Dress Codes for Small Towns by Courtney Stevens
Published by: HarperTeen
Released: August 22 2017 (US)
Read: 19 – 22 August 2017
There are many moments when Dress Codes for Small Towns reads like any YA novel. Protagonist Billie is surrounded by loyal friends, who have her back no matter what. There are the usual tensions with parents, and as they move into their senior year, attractions between friends seem likely to spoil the group dynamic. And yet, in other ways, this book breaks through some of the predictable tropes and sends readers on a journey that is neither expected nor familiar.
Set in small (small) town Kentucky, Billie is the local pastor’s daughter, and her crew’s tendency to indulge in pranks, impulsive and ill-thought-out, see them suffer the backlash of conservative townsfolk who are only too happy to be critical. Billie, Woods, Janie Lee, Fifty, Mash and Davey are best buds who finish each other’s sentences. But it’s Billie’s voice that carries us through their antics, their fights and their trek to redemption.
Mash, Woods, Fifty and I once hijacked two zero-turn mowers from Big-T and raced them down the lane like it was the Indy 500, all while Tawny shook her broom on the front porch. The four of us have done quite a bit of living. Janie Lee, for the most part, has done quite a bit of watching. She doesn’t go fast. Or honk her horn. Or throw gravel. Or hijack mowers. Not anymore.
She cheers for us and has 911 at the ready. (p. 87)
After setting fire to the Youth Group room early in the book, they have a lot to make up for – most of all to Billie’s dad who is being threatened with dismissal because Billie refuses to follow the expectations and ‘play nice’, ‘like a girl’. We quickly realise that Billie has a strong connection to her faith, is compassionate, generous, and loves the town of Otters Holt, where she has spent the majority of her life. She feels utter dismay to continually disappoint her father, and struggles with how to express her identity without causing consternation and alienation. Her best friends have always validated her choices, but during the course of the novel, decisions are made, declarations of love are expressed, and good intentions go bad, and Billie is forced to take a hard look at who she is attracted to, and how far she will push boundaries to stay true. It’s a volatile and tumultuous journey, and it all felt very real to me.
The five friends are excellent characters – especially arrogant, bossy Woods, and violin playing Janie Lee, seemingly falling in love with each other, who test Billie the most, because she thinks she loves them both too. But it’s Davey, the most recent recruit to the friendship group, who will ultimately change the course of Billie’s life. As she learns more about him, his interests and old friends, she opens herself up to a world of daring cosplay, and the sheer joy of dancing.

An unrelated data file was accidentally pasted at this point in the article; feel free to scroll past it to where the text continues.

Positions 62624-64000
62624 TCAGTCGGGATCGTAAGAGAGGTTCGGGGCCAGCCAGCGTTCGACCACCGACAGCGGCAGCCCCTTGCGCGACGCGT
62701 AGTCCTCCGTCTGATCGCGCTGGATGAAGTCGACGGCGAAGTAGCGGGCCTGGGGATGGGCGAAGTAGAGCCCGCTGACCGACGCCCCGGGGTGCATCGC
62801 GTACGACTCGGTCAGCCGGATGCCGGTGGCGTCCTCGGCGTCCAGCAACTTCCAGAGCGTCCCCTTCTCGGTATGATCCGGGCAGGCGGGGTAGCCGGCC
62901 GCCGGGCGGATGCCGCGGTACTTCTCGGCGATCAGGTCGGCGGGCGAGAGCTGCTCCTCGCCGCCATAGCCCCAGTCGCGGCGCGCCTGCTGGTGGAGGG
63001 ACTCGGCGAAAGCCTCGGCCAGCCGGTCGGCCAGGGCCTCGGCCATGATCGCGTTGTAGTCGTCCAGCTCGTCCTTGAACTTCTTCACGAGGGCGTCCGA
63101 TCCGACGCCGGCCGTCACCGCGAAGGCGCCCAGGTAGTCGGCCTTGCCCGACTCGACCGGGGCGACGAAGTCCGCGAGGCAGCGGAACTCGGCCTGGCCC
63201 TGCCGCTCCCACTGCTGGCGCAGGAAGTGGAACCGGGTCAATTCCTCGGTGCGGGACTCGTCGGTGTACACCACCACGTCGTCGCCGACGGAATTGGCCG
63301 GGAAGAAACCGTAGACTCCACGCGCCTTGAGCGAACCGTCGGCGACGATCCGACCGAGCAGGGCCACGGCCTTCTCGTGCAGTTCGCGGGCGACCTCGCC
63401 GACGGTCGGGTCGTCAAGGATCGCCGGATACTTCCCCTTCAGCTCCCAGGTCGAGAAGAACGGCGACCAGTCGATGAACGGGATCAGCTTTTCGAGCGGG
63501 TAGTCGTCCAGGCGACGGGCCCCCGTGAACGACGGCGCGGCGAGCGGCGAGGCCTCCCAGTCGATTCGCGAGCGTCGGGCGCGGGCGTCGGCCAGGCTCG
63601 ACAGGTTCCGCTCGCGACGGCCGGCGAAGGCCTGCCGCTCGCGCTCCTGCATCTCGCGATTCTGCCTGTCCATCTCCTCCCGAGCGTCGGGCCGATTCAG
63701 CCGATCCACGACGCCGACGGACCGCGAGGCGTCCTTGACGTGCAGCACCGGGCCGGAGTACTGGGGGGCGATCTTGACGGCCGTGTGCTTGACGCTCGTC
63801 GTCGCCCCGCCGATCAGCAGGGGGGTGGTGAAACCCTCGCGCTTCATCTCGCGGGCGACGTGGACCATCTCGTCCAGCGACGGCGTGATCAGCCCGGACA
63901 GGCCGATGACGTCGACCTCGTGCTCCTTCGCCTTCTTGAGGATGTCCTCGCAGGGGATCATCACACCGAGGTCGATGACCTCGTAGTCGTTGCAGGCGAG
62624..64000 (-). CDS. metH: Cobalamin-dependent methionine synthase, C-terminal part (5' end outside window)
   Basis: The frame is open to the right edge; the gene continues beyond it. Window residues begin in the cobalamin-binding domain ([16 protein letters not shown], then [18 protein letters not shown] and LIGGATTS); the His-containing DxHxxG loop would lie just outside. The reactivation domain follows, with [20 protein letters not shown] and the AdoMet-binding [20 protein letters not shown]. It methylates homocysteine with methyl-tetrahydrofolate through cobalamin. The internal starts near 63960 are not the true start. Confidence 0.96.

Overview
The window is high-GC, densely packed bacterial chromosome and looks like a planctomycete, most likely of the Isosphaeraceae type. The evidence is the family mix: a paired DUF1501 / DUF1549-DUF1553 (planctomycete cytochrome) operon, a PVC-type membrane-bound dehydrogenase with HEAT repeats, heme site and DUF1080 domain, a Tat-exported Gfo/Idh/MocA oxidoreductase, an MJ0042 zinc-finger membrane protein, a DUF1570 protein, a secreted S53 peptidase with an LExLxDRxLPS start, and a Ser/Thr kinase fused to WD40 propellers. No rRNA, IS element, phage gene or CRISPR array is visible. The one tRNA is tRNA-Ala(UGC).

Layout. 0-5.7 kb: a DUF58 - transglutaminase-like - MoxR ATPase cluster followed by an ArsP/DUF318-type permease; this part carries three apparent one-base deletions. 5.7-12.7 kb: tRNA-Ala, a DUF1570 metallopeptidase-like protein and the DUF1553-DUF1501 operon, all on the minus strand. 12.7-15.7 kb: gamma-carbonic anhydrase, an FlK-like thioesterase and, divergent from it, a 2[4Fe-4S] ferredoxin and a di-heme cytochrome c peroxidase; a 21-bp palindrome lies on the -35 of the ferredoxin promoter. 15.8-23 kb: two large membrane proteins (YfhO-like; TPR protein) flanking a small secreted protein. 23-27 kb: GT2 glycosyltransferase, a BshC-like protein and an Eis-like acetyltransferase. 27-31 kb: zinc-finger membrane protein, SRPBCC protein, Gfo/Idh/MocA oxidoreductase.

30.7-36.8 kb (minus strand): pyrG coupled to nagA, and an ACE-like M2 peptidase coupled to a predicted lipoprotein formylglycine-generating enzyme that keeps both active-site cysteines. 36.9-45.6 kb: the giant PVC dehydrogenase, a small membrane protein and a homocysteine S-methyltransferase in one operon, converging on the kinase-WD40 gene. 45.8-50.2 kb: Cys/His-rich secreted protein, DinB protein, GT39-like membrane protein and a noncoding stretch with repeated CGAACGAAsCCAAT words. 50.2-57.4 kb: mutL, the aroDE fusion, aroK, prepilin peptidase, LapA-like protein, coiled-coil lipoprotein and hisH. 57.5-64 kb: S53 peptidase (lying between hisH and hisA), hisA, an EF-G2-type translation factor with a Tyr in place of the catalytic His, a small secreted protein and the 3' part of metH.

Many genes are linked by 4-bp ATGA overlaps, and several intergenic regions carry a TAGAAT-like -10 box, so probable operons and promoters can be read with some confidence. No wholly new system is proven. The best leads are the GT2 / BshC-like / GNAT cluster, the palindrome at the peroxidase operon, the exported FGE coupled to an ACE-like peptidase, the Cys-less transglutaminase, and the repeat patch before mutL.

In the middle of everyone leaping and screaming, I stand completely still and fully embrace the eye of the cosplay hurricane. The power of so many people doing the same thing rushes through my veins like blood. From the costumes to the dancing, we’re caught up in the same palm of an invisible hand (p. 50)
Meeting Audi Thomas and his girlfriend Gerry expands Billie’s horizons and give her space to explore her sexuality. But that’s not the only exploring and celebrating going on. The tradition of the Harvest Festival, the awarding of the Corn Dolly, and helping out the old folk of the town, also play out against the background of summer, and the growing understanding that this might be the last Harvest Festival ever.
I loved the contradictions, the ups and downs, and the secrets held and revealed through the narrative. I loved the banter, the in-jokes, the puppy piles, and the dares. This a glorious celebration of life. I might have sometimes felt confused by Billie’s thoughts, but I only ever wanted all the good things for her, and her friends and family. The conclusion is open-ended but satisfying.
Stevens avoids labels and wants young people to explore their sexuality safely, and not to feel beholden to adults who try to squeeze them into strict categories. Billie’s art is another avenue to explore her identity, and with the music of Woods and Janie Lee, and Davey’s interest in cosplay, we are given a great view into a range of creative fields. I shouldn’t leave out Fifty and Mash who provide much of the humour, but Stevens cannot fully develop all of the characters, and these two stay somewhat in the background, unfortunately. There is a terrific use of language that feels natural. It’s also extremely funny and sad, all at the same time.
I don’t have to peak around the door to know Einstein now says something ostentatious in Woods’s impeccable handwriting. Or to know that everyone in that room follows him to a new topic the way they’d follow him through the gates of hell. (p. 127)
Highly recommended for teenagers who love their stories diverse and inclusive, who appreciate small town traditions and the reasons why some kids might chose to stay (or return) and some want to leave the first chance they get. The romance levels are mild, but there’s a lot of kissing a lot of different characters, ‘just to check’ on the level of attraction, and best of all, friendships aren’t ruined when the chemistry isn’t there. Underlying all the drama is the close bond between these friends, which isn’t always evident in YA novels. I was surprised, entertained and encouraged by this sassy smart story.
(Quotes taken from uncorrected proof copy. Pages may vary in the final version.)